In a victory for bicycle advocates, a state senator has dropped a proposal that would have made California the first state in the country to require every adult who rides a bicycle to wear a helmet.
Instead, state Sen. Carole Liu’s legislation now calls for a “comprehensive study of bicycle helmet use in California” that would “evaluate the potential safety benefits of a mandatory helmet law.”
“Carole believes in consensus-driven policy, and there were too many conflicting opinions about helmet use,” said a spokesman, Robert Oakes. “A study will provide the data needed to guide us to the next step.”
The amended bill also removes a requirement that would have required bicyclists to wear “retroreflective high-visibility safety apparel” at night.
Liu has previously said that “any responsible bike rider should wear a helmet.” The Sacramento Bee reported that Liu’s nephew was killed by a drunken driver in 2004 while riding a bicycle, with helmet on, in Sonoma County.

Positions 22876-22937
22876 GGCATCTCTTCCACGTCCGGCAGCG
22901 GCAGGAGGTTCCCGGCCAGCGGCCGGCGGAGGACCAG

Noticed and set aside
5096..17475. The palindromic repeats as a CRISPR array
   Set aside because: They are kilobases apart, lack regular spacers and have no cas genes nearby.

But bicycle advocates argued that the law would actually discourage bicycling and said the focus should be on making the streets safer.
A petition from the California Bicycle Coalition laid out the case against a mandatory helmet law:
We’re not against helmets. They are mandated in many competitive races, and amateur racers should follow that example. But there are proven ways to make our streets safer while encouraging bicycling — reducing speed limits on key streets, building protected bike lanes and bike paths, and educating motorists and bicyclists on how to drive or ride safely, to name a few. A mandatory helmet law is not one of them.
California, along with 21 other states and the District of Columbia, already requires bike helmets for anyone under 18.